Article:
DescriptionWe will describe two iterations of a fully open lab course in which natural science students (N=15,20) conceive, design, and carry out two extended experiments using open-source materials. A flipped-style is used whereby students set up experiments and take measurements without supervision, allowing the instruction time to focus on the more difficult parts of their empirical research cycles. In our analysis, we explore the merits and trade-offs of this radically open approach, whereby student agency is prioritized over the quantity and scientific quality of the inquiries. In student projects, initially unforeseen constraints or unexpected results usually require changes to the experimental design and sometimes even force students to alter their research questions. Happily, students make demonstrable progress towards becoming critical and independent researchers, especially in the conception and iterative design of their experimental methods. We also describe interdependencies amongst the open-inquiry and flipped-classroom teaching methods and the accessible open-source materials.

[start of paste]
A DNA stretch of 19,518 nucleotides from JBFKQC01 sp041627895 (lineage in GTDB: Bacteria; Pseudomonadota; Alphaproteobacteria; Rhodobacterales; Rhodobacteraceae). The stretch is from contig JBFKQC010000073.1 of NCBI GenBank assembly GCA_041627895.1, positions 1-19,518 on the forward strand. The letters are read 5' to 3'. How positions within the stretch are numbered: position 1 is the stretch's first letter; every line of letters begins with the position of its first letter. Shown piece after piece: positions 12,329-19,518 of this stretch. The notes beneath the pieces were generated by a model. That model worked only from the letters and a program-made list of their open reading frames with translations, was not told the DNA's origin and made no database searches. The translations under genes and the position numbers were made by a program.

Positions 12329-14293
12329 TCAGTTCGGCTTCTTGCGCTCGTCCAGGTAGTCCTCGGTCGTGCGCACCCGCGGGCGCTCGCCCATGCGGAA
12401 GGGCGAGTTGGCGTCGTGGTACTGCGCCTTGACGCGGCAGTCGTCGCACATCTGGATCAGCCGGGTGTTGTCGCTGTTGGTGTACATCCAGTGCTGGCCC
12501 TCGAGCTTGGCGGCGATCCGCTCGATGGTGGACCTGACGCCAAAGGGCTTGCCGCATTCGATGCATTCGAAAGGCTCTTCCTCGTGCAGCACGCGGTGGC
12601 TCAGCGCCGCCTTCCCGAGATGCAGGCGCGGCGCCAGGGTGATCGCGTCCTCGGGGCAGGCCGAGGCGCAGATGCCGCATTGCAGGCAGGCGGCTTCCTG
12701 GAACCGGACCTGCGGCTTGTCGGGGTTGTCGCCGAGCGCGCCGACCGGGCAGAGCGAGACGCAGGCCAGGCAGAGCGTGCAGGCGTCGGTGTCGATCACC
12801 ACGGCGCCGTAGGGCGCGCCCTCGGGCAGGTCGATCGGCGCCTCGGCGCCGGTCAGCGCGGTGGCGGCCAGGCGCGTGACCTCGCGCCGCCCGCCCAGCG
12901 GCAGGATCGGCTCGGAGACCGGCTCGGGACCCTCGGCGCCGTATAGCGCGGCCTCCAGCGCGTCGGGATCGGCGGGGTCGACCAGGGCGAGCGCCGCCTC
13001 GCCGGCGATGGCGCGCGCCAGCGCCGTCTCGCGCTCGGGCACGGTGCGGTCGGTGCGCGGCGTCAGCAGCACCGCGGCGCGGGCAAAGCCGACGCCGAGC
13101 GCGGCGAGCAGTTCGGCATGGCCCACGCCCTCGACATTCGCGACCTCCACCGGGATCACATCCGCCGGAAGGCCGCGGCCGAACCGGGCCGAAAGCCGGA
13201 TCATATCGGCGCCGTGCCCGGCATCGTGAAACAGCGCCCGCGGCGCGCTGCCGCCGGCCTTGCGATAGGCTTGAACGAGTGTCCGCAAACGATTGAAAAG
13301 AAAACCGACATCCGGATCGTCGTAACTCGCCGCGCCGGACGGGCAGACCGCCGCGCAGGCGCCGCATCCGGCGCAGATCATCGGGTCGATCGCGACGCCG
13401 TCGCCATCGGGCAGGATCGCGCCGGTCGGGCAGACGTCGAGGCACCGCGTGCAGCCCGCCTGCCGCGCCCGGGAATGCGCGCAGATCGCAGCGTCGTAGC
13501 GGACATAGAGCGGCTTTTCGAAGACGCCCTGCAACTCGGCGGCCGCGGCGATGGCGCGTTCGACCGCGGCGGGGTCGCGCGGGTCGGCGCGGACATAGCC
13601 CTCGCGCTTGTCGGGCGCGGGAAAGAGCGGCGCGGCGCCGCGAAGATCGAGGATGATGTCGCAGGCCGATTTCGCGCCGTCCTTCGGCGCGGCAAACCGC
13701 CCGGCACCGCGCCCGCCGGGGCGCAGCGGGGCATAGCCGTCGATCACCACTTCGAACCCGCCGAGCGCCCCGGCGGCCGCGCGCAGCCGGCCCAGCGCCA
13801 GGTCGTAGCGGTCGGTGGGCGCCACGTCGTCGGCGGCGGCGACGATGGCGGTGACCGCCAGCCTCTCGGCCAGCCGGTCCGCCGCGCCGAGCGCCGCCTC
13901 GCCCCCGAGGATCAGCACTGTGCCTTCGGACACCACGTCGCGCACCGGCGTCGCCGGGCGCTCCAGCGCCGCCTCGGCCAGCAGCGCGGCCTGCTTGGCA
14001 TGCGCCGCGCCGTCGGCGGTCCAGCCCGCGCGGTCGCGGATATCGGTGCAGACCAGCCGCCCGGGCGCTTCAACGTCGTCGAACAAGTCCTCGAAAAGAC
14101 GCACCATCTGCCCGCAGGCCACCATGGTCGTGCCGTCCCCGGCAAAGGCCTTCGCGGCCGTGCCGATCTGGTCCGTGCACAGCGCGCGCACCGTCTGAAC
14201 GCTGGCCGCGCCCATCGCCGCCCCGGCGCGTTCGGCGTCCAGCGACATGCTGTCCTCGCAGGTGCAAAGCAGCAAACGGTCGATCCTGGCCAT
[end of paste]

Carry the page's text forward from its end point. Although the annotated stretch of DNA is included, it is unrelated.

|Period||4 Aug 2021|
|Event title||AAPT virtual summer meeting|